Ex-mayor says Sloan inserted power penalty
Five years after Vero entered into the power contract with the Orlando Utilities Commission that it now is trying to escape, then-Mayor Tom White has identified then electric utility director R.B. Sloan as the one responsible for inserting the $20 million exit penalty into the document.
“I talked to R.B and he’s the one who did it,” White said. “I know because I questioned it. To me, that was a heck of a lot of money. R.B. said that it was in there to protect both of us, to protect the assets of Vero Beach and to protect the assets of the City of Orlando.”
Sloan, who resigned the year after the contract was signed to take a job in Virginia, and later moved to another position in Texas, left his latest post several weeks ago and could not be located for comment.
Questions to members of the 2008 City Council about how the penalty got into the contract have until now produced only vague responses, or denials of any knowledge of a penalty. OUC officials are said to have privately indicated the penalty was not their idea.
But last week, Vero Beach 32963 reported that former Councilwoman Debra Fromang allegedly admitted at a 2010 cocktail party that the city put the penalty in the contract as a so-called “poison pill” to make sure Vero did not sell its electric utility.
Now, with a possible state probe looming, other members of that Council who have previously been ambiguous about what they knew about the penalty are for the first time providing more responsive answers.
For example, during his campaign for re-election in 2009, Councilman Bill Fish was asked if he knew about the penalties in the OUC contract when he voted to approve the deal.
“That was a surprise,” said Fish. “You know you have to trust the staff on these things.”
But responding last week to written questions by email, noting that he was relying on memory, Fish said:
“I distinctly remember seeing both of these (penalties) during a meeting with Jim Gabbard and Sue Hersey and agreed with both of them. Even though there was no movement at that time to sell, any contract should include a penalty to either not perform or to get out of the contract. Had I not seen them, I would have made the effort to get them included as just good business practice.”
Councilman Sabe Abell, defeated in the 2010 election, disagreed with use of the word penalty insisting on calling it a “reciprocal default clause,” a limit of liability put in the contract to protect both parties.
He added that he was first told about the reciprocal default clause just days before the council voted on the deal, when he was shown the highlights of the contract in a PowerPoint presentation by consultant Sue Hersey.
Abell has long contended that he considered the OUC contract to be of utmost confidentiality, so he wasn’t shocked at not being permitted to take the contract home to read.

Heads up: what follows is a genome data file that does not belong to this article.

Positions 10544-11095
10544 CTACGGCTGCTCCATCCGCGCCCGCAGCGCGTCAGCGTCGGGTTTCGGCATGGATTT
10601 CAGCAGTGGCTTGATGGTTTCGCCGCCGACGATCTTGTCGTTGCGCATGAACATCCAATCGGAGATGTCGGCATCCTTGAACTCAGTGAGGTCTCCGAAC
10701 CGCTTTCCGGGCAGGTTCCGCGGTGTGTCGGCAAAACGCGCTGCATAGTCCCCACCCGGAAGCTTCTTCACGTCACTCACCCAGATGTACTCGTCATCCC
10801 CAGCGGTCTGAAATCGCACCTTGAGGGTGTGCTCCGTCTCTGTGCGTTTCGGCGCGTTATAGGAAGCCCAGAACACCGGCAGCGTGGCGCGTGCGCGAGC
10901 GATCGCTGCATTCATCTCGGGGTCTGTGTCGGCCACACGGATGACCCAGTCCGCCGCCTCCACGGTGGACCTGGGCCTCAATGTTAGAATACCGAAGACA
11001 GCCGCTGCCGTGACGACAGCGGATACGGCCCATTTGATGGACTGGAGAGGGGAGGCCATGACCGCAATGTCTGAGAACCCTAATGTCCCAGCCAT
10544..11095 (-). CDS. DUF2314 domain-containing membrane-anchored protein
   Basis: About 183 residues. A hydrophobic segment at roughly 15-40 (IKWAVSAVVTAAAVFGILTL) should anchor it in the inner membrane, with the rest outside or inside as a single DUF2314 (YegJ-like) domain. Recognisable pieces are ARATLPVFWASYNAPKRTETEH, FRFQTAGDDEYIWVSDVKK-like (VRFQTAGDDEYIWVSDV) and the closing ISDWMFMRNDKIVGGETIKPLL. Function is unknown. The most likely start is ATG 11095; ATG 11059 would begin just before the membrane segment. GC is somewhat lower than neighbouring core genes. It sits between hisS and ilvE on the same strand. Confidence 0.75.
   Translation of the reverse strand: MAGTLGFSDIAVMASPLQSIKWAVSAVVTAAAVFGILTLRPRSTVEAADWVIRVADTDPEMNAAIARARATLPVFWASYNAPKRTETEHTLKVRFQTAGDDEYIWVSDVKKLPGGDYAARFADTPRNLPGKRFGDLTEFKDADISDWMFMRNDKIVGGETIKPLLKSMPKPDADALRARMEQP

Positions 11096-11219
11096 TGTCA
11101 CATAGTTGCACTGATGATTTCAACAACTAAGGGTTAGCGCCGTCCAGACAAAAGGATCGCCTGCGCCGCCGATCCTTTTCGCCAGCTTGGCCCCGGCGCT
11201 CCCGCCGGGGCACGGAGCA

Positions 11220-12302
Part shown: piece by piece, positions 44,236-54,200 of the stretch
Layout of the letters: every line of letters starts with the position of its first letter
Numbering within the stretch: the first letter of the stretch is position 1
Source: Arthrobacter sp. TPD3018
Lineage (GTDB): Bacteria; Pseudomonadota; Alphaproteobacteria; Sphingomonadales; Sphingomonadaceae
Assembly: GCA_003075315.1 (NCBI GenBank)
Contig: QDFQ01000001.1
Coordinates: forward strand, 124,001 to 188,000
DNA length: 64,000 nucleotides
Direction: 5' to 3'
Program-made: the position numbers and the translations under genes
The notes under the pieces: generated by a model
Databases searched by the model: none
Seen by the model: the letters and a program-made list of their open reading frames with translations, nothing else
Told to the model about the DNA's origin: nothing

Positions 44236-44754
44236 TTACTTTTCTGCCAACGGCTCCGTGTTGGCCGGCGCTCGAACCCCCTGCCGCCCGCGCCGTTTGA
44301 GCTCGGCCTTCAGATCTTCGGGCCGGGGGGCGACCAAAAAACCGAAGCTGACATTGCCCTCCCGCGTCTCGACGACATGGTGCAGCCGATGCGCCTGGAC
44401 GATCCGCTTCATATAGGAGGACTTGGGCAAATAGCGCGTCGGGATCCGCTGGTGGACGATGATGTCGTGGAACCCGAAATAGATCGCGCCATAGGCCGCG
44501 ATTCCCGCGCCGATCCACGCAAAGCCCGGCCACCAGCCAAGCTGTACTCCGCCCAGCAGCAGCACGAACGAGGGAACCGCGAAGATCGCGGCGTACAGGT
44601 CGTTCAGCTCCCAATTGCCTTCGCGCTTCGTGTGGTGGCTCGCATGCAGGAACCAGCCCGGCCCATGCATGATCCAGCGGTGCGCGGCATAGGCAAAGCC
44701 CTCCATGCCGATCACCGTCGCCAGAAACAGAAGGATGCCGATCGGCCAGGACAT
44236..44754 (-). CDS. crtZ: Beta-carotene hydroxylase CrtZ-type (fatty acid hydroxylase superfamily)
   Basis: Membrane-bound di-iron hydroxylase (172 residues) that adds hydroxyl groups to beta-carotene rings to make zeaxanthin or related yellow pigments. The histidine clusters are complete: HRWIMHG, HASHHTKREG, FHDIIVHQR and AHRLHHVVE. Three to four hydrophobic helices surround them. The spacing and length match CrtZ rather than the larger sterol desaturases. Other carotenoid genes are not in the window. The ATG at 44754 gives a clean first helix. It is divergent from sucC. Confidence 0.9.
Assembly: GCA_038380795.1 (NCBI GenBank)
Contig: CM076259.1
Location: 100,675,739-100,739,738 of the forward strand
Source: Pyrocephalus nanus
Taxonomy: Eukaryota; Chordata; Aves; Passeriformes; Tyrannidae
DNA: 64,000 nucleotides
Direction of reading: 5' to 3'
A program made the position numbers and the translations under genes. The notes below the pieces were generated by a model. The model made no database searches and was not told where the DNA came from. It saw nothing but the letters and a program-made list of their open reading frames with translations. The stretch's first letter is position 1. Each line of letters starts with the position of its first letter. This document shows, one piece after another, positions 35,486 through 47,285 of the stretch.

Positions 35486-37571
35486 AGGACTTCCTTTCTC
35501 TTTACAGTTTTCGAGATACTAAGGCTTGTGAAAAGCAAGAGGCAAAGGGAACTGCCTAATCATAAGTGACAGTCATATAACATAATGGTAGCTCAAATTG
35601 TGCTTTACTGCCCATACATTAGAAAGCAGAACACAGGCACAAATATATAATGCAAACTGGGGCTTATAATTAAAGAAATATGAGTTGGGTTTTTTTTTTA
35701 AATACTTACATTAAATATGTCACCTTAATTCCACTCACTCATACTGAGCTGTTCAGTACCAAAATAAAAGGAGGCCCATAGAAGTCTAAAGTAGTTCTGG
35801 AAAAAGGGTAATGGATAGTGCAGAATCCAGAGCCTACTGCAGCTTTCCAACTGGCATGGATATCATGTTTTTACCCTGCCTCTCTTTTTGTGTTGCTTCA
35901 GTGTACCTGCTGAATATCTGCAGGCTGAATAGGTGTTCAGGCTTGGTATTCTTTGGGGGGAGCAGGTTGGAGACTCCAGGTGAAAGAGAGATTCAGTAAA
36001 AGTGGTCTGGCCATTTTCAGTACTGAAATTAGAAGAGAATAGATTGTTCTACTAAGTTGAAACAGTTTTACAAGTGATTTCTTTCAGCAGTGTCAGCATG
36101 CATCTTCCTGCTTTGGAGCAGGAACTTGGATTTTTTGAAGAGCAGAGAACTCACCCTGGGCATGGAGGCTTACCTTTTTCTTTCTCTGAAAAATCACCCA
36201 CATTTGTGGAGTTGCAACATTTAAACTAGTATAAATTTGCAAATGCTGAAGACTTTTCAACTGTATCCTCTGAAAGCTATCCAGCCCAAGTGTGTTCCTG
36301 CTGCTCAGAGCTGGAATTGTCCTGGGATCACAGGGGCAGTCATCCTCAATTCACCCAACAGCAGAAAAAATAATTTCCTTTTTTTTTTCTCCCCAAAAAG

When asked whether the steep dollar amount of the penalty caused him pause, Abell said he did not have outside business experience with contracts of that magnitude and “thought it was standard for a contract of that size.”
Abell said he did not question how the clause got in the contract and to this day does not know, but added that when he voted for the deal, he never thought Vero would actually be paying $20 million to OUC.
“I don’t think anyone contemplated that there would be a need to break the contract for a sale,” he said.
The only member of the 2008 City Council who refused to answer questions about the penalty was former Councilman Ken Daige.
Daige initially declined to answer questions over the phone, but agreed to respond to two queries posed to him in writing by email under the condition that the referenced page number from the OUC contract was cited.
Vero Beach 32963 submitted questions to Daige as requested on March 24, but as of press time he had not responded. Daige has been asked point-blank in public meetings and has refused to answer whether he knew about the exit penalties.
Electric utility director Sloan, along with consultant Hersey, drove the effort to craft the OUC deal.
As director of the electric utility, Sloan had repeatedly promised the council and the public he would get Vero electric rates down to a level equal or lower than the rates of FPL.
If he could not do that, Sloan vowed, he would resign. Sloan resigned in October 2009, two months before the OUC contract took effect and nearly three years short of the five-year commitment he had made to then City Manager Jim Gabbard.
Ironically, Sloan’s resignation from his latest job as CEO of the Pedernales Electric Cooperative in Texas – the nation’s largest member-owned electric utility – came over a board decision to allow customers a choice of electric providers. His last day at PEC was March 15.